Lastly, by adding a User Interface through the MVP pattern, your app will be able to separate its data from what the users can control. In other words, you will be restraining data access so that users can only interact with what you allow them to. This sounds like obvious, but it is essential for any properly built architecture.
Components of the Model-View-Presenter Architecture
The MVP pattern consists of three different elements or layers:
This is basically the component of the MVP pattern where the data lies, therefore it can be referred to as the data model. It contains all the information relevant to your business logic, and gives the system access to your different databases. However, keep in mind that, although it is in this element where the data requests are performed, the user never really interacts directly with the data.
The model component of the MVP pattern never gets to interact with the view component. It only interacts with the presenter class located in the presenter model, helping keep the data secure and out of reach for the average user.
The view interface refers to the actual User Interface with which the user interacts. It displays the basic functionality of the app, and additionally displays data from requests performed by the user.
It is in this component where all that is related to the User Interface programming occurs. Although there is much more to an app than this, the user will tend to judge your app based on its UI, so make sure to design one that engages them.
The presenter model is the component of the MVP pattern that acts as a bridge between the view interface and the data model. It is referred to as the trigger, as it retrieves data requested by users, and at the same time displays and notifies the view model about the received data.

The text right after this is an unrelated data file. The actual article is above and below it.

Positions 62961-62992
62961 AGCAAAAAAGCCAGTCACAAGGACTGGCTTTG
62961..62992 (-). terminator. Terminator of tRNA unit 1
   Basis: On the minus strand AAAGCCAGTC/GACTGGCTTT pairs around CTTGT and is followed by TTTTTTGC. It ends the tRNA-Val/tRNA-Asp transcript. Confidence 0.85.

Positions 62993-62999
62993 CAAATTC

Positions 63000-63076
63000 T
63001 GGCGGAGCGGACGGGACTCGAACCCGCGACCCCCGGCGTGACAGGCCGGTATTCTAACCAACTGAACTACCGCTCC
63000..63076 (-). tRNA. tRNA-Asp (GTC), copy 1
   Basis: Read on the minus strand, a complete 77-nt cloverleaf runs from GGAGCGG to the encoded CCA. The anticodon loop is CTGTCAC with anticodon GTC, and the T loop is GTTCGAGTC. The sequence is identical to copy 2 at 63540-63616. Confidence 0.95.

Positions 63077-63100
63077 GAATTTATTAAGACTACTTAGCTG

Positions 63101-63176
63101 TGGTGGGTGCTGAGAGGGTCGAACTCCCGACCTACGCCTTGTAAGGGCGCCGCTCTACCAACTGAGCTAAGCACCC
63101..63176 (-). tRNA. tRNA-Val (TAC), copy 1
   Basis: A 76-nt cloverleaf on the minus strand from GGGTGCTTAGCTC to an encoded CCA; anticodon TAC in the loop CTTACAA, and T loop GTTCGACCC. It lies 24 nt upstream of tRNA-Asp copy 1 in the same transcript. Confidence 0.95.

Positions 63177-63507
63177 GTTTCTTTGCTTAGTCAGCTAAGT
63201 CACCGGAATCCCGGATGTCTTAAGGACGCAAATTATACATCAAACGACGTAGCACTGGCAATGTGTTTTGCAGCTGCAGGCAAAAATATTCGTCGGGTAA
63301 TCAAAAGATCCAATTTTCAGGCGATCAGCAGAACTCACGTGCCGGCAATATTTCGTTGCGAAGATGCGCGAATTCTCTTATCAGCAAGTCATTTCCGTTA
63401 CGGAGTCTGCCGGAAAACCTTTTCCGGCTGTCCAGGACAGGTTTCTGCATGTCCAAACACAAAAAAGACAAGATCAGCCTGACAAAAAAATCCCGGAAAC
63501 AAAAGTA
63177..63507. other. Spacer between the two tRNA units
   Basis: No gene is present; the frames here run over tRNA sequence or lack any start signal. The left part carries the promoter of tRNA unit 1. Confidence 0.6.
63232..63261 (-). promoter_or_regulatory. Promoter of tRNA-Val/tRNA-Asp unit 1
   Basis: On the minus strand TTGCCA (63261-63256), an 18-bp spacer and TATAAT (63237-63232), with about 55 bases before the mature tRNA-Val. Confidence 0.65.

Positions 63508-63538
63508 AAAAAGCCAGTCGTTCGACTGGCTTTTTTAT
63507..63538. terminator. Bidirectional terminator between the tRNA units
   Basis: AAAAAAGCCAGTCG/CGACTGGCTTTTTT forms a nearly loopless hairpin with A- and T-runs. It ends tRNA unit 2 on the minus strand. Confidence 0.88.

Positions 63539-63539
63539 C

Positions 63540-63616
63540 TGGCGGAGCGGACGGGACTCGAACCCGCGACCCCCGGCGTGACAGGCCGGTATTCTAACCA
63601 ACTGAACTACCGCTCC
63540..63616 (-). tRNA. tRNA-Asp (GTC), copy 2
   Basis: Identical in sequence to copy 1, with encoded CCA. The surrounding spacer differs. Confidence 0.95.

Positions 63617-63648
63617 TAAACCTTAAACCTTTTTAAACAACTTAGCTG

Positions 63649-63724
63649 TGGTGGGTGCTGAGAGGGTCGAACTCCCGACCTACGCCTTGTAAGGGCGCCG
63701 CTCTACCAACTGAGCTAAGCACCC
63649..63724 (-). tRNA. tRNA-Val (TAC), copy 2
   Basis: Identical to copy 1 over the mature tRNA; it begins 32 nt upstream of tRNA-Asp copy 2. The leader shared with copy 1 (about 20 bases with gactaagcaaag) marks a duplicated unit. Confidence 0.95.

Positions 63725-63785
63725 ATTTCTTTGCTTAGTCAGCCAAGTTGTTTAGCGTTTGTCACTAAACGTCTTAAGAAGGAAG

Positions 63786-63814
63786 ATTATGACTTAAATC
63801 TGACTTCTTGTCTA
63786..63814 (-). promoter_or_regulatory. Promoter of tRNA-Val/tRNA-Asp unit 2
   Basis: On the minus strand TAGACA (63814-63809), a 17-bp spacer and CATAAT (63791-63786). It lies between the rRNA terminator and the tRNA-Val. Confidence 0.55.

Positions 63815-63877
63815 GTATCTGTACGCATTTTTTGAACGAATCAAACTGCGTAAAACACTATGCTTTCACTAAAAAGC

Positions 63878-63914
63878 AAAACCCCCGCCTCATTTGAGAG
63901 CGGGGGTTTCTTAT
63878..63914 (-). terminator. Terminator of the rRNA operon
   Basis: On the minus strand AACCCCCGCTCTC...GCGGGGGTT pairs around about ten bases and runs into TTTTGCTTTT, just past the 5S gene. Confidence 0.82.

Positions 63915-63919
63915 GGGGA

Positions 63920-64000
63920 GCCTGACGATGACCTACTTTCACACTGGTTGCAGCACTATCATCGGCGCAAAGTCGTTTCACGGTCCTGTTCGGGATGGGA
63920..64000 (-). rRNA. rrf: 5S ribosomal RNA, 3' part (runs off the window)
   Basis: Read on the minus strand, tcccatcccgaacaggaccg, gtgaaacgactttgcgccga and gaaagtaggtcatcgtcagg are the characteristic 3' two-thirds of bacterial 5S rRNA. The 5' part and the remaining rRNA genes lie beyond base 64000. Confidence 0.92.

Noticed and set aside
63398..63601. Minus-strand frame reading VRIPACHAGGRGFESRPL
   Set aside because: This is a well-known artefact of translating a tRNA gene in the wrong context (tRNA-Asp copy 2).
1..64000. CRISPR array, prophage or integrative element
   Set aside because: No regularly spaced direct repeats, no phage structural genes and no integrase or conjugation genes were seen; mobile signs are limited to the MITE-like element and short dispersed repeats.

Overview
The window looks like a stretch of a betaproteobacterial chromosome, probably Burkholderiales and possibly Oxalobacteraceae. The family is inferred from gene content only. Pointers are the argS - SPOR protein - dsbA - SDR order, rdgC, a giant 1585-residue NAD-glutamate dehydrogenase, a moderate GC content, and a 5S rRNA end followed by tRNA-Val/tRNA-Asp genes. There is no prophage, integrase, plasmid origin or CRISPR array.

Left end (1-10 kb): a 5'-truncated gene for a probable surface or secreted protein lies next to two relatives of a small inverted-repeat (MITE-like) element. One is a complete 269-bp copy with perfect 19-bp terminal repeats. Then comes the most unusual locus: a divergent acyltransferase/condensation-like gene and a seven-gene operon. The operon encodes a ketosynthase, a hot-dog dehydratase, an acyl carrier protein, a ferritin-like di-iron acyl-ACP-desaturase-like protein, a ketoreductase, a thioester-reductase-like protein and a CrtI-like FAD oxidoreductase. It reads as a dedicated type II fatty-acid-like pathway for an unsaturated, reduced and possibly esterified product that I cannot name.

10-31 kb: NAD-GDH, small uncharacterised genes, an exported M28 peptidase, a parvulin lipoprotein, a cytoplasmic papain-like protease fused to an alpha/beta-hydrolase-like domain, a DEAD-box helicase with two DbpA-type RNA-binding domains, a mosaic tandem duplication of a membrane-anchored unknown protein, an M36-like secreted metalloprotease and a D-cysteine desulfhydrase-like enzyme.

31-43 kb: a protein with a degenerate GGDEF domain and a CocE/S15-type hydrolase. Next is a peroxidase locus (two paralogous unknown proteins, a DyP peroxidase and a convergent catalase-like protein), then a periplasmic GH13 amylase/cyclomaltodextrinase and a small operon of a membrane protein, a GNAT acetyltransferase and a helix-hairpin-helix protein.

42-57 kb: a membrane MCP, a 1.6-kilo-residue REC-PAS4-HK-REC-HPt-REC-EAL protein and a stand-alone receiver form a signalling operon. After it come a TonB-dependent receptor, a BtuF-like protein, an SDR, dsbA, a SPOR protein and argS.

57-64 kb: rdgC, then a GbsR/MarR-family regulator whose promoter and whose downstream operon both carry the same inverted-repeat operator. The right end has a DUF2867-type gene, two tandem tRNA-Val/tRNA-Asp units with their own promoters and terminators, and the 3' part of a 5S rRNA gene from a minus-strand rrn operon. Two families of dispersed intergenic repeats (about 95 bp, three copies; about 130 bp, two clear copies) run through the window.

This is where the presenter class is found. The presenter class manages the interactions of an app with an MVP pattern.
As mentioned above, the MVP pattern (Model-View-Presenter) is a common architecture model used to build User Interfaces for Android apps while optimizing the resources used to build your app. However, it isn’t the only one. There are other models like the Model-View-Controller, also known as the MVC pattern, and the Model-View-View-Model, known as the MVVM.
Depending on type of project you are working on, one model might be better than another. Also, keep in mind that even if you use an MVC pattern or an MVP pattern, they might have slight variations from their ideal versions depending on the business logic you are working with. This is particularly true for custom mobile app development projects.
If you want to choose the right architecture for your mobile app, make sure to find the right app development partner. They can help you implement MVP modeling successfully.